When is a photo not a photo?

When is a photo not a photo? For many people in the photography and art worlds the answer to this question seems to depend on the aesthetics of the image and the intent of the creator—even when the technique of creation is overwhelmingly photographic.

Passion © Harold Davis
Passion © Harold Davis

In the eyes of important gatekeepers, the distinction is not merely semantic or taxonomic. I was reminded of this when I met with a very important photography collector a while back, who concluded our interview by telling me that “nothing you’ve shown me is a photograph.”

As many people who follow my work know, I consider much of my work “post-photographic.” It has rightly been said that I use digital painting, with photography as my source material, to create a new category of art that combines photography with digital technology, and also references artwork of the past (for example, Japanese art, impressionist and post-impressionist painting).

That said, Passion (shown above) is essentially photographic, and created using an in-camera studio multiple exposure.

Related images in the same series: Multiple Exposures, Kali and Les Desmoiselles, Being and Becoming; Solace for the Wild Rest, Duos and Redos.

This Post Has 4 Comments

  1. Hi Harold,
    the question of what is or is not photo in a open question and probably it will remain open forever.
    Me too, as a first reaction, think that photos are a clear clean and faithful representation of reality, where the world “reality” means “something that exists in the real world”, something that can be perceived in the same way by two or more “observers”. But the trick is exactly here: Does actually exist something like this? A great deal of philosophical research in the first decades of the 20th century say that reality, in this sense, doesn’t exist, because the observer is him/herself involved in the perception. This is a consequence of the uncertainty principle (yes, that form Heisenberg!) and certifies that we cannot say anything for sure about nothing…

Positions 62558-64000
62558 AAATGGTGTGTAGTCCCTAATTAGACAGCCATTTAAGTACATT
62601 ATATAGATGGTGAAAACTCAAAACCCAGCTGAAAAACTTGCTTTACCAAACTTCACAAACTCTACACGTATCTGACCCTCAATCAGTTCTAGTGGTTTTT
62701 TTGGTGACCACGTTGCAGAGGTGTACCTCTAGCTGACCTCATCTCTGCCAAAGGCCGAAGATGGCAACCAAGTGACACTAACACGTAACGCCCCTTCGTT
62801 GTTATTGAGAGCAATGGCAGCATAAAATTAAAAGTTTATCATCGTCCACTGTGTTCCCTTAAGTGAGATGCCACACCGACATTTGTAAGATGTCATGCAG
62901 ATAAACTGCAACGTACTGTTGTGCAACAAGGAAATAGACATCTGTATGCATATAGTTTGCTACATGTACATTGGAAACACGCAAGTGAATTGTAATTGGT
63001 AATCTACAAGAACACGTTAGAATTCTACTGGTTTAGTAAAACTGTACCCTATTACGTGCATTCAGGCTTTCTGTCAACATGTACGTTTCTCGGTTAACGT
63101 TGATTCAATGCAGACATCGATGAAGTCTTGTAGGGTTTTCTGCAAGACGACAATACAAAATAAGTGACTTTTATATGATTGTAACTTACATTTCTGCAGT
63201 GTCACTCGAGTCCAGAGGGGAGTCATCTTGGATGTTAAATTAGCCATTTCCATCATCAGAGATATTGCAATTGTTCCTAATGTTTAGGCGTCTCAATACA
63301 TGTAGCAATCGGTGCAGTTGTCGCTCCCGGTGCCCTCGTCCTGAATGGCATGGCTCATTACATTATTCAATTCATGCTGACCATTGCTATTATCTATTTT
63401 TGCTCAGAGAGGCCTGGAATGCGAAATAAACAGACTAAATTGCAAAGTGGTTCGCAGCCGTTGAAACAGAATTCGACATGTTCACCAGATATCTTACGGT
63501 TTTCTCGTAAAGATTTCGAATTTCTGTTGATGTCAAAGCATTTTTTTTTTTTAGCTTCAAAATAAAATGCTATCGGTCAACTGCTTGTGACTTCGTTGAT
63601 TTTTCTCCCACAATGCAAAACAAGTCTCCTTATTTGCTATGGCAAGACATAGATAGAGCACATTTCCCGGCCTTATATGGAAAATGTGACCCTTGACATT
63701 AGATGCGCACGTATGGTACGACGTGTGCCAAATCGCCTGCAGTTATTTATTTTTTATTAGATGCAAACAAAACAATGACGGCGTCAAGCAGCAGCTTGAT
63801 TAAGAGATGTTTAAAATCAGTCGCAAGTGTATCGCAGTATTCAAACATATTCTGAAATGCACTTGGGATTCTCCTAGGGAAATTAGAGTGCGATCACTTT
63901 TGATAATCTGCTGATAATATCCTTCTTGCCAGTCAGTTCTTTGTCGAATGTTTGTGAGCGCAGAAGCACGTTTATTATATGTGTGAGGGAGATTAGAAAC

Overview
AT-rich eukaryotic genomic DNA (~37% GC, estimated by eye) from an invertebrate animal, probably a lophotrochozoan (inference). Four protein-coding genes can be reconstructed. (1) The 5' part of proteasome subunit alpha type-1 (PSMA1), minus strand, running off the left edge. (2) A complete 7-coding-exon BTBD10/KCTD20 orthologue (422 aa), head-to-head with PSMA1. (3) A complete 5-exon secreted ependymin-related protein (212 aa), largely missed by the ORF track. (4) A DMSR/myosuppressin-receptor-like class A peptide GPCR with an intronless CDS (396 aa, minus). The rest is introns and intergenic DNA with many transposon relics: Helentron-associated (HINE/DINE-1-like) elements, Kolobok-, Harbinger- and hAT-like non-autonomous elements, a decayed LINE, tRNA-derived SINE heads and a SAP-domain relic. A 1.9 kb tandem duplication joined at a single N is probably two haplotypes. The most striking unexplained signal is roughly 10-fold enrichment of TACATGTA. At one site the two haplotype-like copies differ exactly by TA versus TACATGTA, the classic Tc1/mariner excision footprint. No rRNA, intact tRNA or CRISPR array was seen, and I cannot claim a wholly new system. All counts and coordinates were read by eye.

On my way I decided, after brooding a lot about this topic, to think to photography as to “the way to transfer to the observer the emotions, pulsions, thoughts that I felt or had in front of some scene existing in my perception of real world”. Maybe it sounds a bit either intricate or useless, but it works, at least for me, and using this definition I could tell to your important collector that all your works are photographs.

  2. Thanks Mauro, great post!

Leave a Reply

Close Menu